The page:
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What I’m Hearing: Chris Paul says the situation with the coronavirus pandemic is fluid and there’s no clarity on when the NBA can begin playing again.

USA TODAY

OKLAHOMA CITY —  Chris Paul ended his teleconference Wednesday with an apology of sorts. 

“This is a situation where no one knows,” the Thunder point guard told local media. “The virus is actually in complete control. I seriously tried to answer things the best I could, but there are things where, it’s not like I’ve got the answers and I’m just not telling you.”

Paul was the first Thunder player to address a virtual scrum of local media since the NBA season went on hiatus over a month ago because of the coronavirus pandemic. But it’s not just the media that Paul, the president of the National Basketball Players Association, doesn’t have answers for.

He’s used to players asking him about the future.

“A lot of times guys will come to me,” Paul said, “and be like, ‘Hey, what’s the league thinking about doing, as far as this?’ or, “Is this going to happen, as far as the playoffs?’ or, ‘Is this thing getting added to the All-Star Game?’ And it’s a matter of getting to the top, to Adam (Silver, NBA commissioner,) to find out.”

That’s not the case now.

Silver told Turner Sports’ Ernie Johnson earlier this month, “at least for the month of April, we won’t be in any position to make any decisions,” on when to restart the season. There’s no guarantee that the league’s position will change in May, either. 

As for how the season will resume, assuming it does, Silver has made it clear that “everything is on the table.”

On Wednesday, Paul didn’t speak to his preferences.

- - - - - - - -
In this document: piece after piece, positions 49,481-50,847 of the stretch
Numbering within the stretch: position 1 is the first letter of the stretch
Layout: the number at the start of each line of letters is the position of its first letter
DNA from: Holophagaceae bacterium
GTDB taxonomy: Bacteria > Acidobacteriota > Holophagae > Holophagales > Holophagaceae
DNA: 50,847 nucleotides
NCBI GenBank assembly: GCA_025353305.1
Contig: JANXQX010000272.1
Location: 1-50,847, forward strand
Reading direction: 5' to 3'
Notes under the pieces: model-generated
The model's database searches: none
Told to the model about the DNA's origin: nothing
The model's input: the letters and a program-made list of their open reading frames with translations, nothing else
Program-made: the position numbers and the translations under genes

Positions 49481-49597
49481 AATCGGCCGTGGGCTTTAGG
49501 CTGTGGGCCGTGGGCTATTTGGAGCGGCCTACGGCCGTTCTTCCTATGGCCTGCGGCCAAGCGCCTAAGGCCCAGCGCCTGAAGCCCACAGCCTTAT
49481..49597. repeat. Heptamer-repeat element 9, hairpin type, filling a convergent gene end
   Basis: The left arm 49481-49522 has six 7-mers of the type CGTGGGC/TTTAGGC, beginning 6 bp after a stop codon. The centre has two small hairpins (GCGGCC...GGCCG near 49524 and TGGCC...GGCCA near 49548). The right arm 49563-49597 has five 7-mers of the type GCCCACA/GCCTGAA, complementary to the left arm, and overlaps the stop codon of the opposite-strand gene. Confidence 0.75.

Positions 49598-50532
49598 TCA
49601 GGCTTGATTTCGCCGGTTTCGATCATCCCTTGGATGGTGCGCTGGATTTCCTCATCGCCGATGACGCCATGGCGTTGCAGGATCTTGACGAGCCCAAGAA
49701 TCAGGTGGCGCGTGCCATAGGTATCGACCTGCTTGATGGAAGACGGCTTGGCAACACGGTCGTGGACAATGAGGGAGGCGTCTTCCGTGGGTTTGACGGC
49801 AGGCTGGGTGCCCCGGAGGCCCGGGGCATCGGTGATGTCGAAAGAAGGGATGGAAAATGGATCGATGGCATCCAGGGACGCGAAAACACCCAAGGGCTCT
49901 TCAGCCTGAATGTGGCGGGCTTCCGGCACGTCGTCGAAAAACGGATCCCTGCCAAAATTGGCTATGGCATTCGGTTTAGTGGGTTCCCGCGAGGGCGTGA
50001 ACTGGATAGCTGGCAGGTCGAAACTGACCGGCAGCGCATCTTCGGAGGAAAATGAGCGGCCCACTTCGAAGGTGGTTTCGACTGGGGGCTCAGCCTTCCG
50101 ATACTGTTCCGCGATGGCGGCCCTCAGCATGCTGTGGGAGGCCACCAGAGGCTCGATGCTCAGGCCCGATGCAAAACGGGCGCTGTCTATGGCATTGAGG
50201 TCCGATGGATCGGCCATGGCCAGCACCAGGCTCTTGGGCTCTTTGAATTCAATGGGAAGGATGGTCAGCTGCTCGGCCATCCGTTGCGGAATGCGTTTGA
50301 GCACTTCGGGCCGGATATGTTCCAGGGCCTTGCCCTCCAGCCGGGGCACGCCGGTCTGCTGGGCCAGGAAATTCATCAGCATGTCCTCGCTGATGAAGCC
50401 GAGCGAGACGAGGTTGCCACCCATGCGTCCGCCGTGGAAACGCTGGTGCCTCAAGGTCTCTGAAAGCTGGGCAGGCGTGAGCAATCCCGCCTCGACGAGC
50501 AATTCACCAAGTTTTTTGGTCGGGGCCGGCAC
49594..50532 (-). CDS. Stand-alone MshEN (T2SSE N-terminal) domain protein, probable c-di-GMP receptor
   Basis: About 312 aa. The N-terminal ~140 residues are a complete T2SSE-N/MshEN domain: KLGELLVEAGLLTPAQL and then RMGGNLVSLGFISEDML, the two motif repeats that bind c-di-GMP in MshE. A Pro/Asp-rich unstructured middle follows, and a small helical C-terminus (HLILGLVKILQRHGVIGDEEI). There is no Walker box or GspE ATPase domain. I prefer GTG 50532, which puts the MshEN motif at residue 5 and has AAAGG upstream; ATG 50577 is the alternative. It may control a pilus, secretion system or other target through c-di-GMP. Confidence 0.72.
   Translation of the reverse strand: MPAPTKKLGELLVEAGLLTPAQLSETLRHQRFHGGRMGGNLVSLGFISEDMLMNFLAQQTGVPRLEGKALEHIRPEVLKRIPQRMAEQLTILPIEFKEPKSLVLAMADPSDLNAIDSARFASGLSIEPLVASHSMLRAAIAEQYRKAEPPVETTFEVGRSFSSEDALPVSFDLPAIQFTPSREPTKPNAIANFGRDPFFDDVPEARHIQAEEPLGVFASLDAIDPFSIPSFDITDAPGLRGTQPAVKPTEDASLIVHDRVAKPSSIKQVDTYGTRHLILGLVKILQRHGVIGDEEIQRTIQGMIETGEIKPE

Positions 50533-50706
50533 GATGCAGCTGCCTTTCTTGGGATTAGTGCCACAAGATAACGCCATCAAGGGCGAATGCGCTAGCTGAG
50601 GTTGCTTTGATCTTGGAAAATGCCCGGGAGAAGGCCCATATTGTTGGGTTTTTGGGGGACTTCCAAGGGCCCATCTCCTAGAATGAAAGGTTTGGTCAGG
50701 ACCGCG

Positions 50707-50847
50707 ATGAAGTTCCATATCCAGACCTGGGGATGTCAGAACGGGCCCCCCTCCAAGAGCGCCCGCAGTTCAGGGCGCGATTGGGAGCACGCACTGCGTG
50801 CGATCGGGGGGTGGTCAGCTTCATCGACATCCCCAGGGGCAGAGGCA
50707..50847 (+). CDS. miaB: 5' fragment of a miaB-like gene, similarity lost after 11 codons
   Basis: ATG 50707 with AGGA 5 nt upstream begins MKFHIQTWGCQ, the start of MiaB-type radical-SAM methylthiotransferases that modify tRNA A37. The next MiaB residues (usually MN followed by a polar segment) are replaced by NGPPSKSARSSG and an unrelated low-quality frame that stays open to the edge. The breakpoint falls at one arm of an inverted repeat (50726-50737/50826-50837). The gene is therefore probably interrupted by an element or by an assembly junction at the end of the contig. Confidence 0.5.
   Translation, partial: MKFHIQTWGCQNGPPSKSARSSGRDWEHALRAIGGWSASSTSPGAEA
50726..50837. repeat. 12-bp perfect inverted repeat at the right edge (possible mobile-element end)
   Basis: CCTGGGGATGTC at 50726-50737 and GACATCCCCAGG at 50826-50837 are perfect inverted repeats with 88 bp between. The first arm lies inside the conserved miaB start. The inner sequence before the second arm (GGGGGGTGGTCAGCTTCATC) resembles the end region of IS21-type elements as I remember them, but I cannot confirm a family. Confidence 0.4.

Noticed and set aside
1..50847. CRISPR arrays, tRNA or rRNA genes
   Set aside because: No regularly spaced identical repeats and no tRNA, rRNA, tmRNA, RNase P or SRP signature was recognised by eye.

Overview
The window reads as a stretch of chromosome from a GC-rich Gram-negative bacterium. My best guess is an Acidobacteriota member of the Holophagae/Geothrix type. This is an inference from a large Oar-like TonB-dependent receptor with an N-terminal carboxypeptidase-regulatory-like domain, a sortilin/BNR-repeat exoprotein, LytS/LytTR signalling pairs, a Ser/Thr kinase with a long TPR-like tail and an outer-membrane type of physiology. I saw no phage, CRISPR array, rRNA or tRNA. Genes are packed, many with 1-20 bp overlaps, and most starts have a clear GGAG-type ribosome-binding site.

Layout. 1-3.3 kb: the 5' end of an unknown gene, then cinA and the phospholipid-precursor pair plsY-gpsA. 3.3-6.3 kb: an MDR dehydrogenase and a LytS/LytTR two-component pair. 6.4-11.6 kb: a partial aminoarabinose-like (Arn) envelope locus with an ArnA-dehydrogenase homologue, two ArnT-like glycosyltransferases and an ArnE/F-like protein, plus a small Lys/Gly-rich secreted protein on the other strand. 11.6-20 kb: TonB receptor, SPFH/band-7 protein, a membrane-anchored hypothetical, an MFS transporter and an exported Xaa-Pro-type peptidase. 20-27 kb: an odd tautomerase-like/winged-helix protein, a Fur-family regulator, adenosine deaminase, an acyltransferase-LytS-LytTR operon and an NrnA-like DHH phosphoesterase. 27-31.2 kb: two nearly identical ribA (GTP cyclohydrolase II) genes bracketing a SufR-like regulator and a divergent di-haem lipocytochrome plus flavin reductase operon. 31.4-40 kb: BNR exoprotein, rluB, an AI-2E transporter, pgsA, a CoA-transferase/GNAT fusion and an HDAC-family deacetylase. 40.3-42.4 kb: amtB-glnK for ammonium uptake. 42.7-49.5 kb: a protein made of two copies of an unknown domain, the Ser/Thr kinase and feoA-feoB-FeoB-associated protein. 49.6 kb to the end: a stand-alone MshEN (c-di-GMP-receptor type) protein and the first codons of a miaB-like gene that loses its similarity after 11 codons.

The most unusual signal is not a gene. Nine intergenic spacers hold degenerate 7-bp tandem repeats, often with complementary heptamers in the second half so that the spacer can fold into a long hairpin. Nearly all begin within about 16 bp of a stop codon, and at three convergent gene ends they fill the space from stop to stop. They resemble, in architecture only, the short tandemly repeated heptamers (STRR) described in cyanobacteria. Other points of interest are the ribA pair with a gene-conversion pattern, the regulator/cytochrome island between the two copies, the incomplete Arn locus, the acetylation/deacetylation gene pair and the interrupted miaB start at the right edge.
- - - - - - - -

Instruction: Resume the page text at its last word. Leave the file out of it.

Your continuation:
Would he be ready to jump straight into the playoffs? 

“We just want to play,” Paul said. “We’re trying to figure out what that looks like. … Right now I’m just focused on playing. Playing in some form or fashion.”

Would players be fine with being sequestered in one state, city or venue?

“There are so many layers that would have to come into play for that to even happen,” Paul said “… We would have to know exactly what that would look like. … There’s a lot of hypotheticals out there. And that’s great that everyone’s brainstorming, and it’s nice that everybody wants us to play, but I think the safety of the players, their families, fans, everyone, all that” comes first.

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Paul was clear, however, that it wouldn’t be reasonable to expect players to restart games without “at least two to four weeks” of training.

“Some guys have access to weight rooms,” Paul said. “Some guys don’t. Some guys have access to facilities where they can train, or they can do this, or they can run. You just never know. That’s why whatever happens — I say this, and I mean this — we always go back to the players.”

He acknowledged that simply having an outdoor hoop at his home in Los Angeles was an advantage. Players like Giannis Antetokounmpo and Jayson Tatum revealed this month that they didn’t even have driveway goals. Steph Curry bought and assembled one while sequestered at his house, the Wall Street Journal reported.

Still, playing at home has its limitations.

“The last time I shot inside of a gym was layup lines against the Jazz,” Paul said.

That was on March 11, before Rudy Gobert tested positive for COVID-19, and the league postponed the game and the NBA season.

Paul said he doesn’t think the league would do something like giving them a two-week notice before restarting games. But if the NBA did?

“That’s not going to happen,” Paul said. “Whatever the amount of time is, just know that players will have the input because we’re the ones playing. We don’t ever want to put guys in a  situation where their injury risk is higher.”

Exactly how long everyone would need to get back into game shape, however, Paul didn’t have an answer in these unprecedented times.

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